Whenever I tell economists about our ‘crisis’ research findings, that people on low incomes hate and fear the current wave of inflation, they look at me blankly. ‘But..’, they explain in terms simple enough for an infant to grasp, ‘wages rise’. Having abandoned economics at undergrad I forget whether this particular tenet is a vital one, but I get that economists don’t get the unpopularity of inflation because of their confidence – as in a fact of nature – that wages rise to compensate. So why should people complain? Let alone riot? Aren’t they just silly? Why has nobody told them about the natural laws of economics?
This last week I came face-to-face with two explanations of the unpopularity of inflation. This was in the Notun Bazaar slum in Dhaka, where colleagues at BRAC Development Institute have been researching how people cope with the ups and downs of global economic volatility since 2009. This is the Life in a Time of Food Price Volatility project, in partnership with Oxfam and partners in Bangladesh, Bolivia, Burkina Faso, Ethiopia, Guatemala, Indonesia, Kenya, Pakistan, Vietnam, Zambia, funded by DFID, Irish Aid, Oxfam GB and Oxfam America, as part of the Grow campaign on food justice. Once again, we were told what cost more and what was cheaper than last year. We checked against last years’ data, and recall turns out to be pretty spot-on. The price of rice was slightly down on this time last year (the Food Ministry’s fortnightly foodgrain outlook agrees); but pretty much everything else was more expensive.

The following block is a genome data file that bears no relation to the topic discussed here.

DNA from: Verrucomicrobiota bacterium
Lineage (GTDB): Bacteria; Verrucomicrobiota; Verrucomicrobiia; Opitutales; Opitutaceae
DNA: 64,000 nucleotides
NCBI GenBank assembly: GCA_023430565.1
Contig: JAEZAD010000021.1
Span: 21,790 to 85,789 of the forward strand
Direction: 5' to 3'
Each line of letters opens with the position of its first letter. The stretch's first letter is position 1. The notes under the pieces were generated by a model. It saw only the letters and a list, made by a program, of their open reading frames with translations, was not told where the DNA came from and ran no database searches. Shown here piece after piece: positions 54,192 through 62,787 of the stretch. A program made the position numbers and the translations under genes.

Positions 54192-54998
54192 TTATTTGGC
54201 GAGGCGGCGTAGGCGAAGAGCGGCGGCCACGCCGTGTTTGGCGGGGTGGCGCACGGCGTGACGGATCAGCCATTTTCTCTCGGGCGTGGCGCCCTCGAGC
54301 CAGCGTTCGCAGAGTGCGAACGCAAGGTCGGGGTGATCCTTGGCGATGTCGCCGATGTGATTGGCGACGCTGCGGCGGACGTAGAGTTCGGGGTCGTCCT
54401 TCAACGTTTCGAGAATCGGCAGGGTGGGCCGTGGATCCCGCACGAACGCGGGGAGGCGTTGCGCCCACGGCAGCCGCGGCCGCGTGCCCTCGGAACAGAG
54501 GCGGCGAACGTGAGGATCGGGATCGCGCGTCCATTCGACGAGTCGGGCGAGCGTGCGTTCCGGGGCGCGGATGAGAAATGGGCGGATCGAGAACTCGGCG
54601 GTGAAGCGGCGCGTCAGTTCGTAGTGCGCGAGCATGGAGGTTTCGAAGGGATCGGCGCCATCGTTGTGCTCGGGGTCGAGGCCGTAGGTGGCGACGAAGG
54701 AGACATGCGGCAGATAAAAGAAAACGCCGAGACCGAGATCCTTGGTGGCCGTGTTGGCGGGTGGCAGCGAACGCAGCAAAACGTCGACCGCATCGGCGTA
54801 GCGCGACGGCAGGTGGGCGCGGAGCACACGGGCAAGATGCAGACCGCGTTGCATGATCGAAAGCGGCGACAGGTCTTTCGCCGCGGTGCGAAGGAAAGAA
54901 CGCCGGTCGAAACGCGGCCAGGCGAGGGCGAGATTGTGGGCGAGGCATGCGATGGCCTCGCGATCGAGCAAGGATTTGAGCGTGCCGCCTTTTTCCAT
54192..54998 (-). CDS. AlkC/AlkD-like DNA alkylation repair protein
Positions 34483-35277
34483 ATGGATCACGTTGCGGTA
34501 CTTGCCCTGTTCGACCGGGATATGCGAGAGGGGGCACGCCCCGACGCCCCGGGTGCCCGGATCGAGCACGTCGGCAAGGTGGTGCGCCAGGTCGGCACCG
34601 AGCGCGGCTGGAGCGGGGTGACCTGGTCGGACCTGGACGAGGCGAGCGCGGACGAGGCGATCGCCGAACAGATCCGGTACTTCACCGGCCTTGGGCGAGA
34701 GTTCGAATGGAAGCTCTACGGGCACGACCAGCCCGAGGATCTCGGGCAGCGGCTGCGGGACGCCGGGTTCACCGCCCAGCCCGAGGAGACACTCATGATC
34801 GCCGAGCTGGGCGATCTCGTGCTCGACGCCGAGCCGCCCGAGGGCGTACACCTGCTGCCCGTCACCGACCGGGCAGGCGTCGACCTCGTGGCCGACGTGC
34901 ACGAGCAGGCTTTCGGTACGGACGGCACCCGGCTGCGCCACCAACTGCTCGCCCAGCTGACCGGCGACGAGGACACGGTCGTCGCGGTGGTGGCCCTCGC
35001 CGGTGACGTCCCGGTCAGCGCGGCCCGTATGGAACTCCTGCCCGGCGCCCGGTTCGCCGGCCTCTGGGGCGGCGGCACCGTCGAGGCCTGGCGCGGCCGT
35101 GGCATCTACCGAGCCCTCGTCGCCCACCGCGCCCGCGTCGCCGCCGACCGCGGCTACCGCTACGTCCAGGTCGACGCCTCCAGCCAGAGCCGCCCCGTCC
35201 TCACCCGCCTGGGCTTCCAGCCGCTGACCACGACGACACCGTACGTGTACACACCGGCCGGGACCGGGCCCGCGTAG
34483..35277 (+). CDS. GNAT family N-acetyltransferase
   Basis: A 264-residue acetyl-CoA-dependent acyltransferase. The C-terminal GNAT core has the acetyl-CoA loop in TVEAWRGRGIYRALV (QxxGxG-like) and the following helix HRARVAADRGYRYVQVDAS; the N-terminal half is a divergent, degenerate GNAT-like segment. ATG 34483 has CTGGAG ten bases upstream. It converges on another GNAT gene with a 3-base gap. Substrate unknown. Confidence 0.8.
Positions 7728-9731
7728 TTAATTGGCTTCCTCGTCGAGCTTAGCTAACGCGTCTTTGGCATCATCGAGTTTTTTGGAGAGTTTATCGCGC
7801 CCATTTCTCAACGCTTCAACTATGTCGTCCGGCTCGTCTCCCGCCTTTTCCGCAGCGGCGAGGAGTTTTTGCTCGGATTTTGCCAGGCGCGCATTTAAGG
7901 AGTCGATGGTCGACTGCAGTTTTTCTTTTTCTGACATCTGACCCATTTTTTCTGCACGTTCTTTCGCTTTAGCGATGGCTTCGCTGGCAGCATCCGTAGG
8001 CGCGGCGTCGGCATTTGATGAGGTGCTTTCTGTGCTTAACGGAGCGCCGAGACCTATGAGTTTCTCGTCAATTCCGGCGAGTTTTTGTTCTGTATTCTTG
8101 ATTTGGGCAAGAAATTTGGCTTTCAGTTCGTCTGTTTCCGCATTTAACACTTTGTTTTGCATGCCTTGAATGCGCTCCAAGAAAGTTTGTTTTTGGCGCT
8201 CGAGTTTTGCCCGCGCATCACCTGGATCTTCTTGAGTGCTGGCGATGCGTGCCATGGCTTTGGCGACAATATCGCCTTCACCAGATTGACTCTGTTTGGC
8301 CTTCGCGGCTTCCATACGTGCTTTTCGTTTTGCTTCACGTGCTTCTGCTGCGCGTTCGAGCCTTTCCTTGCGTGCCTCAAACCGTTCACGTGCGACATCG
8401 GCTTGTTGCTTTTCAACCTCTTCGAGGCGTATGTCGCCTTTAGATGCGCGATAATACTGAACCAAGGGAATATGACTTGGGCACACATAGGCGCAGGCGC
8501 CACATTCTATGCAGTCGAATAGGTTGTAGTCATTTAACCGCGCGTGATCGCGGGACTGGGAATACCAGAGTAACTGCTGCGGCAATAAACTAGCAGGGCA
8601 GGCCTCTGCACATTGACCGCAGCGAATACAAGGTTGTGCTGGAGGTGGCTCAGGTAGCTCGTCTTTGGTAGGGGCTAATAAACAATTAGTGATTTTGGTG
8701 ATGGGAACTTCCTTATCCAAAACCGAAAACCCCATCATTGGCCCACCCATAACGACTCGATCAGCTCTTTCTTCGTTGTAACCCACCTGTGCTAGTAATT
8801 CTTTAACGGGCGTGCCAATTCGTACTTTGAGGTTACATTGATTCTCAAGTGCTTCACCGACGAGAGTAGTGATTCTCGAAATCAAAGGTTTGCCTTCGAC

The group of women – occasional garments workers, housemaids, paid and unpaid carers – with whom we meet regularly spoke simultaneously about the cost of living and the challenges of earning enough to live well. They talked about whose wages had risen, and why. The demand for garments workers has, they explained, squeezed the supply of maids. Middle class households have responded by paying higher cash wages but with more fixed terms than before: old mistress-servant relationships are increasingly replaced by those of employer-service provider. But with the old informality has gone a certain amount of paternalistic protection: ‘you get your pay packet, sure,’ one woman explained, ‘but that is it. No extras.’ For families that depend on casual work, higher wages compensate just fine for higher prices – but only when you are assured of those higher wages. And there are no job certainties for the Bangladeshi precariat. The vulnerability of your income matters more when prices are high than when prices (and wages) are low: the drop to nothing is far steeper in inflationary times.
The second reason inflation is so unpopular is that wages don’t rise organically in response to inflation: you have to fight for them. While we were in Notun Bazaar, workers in the garment industry, Bangladesh’s main export and foreign exchange earner, had been protesting so ferociously about wages not keeping pace with inflation that employers shut down factories in Ashulia, a major centre for the industry. Wages certainly rise when there is inflation, but only because of the dirty violent struggle that follows. Garments workers (and others) are surely right to hate and fear inflation, because there is nothing invisible about the hand that makes their wages rise.
Naomi Hossain is a Research Fellow in the Participation, Power and Social Change research team at IDS.
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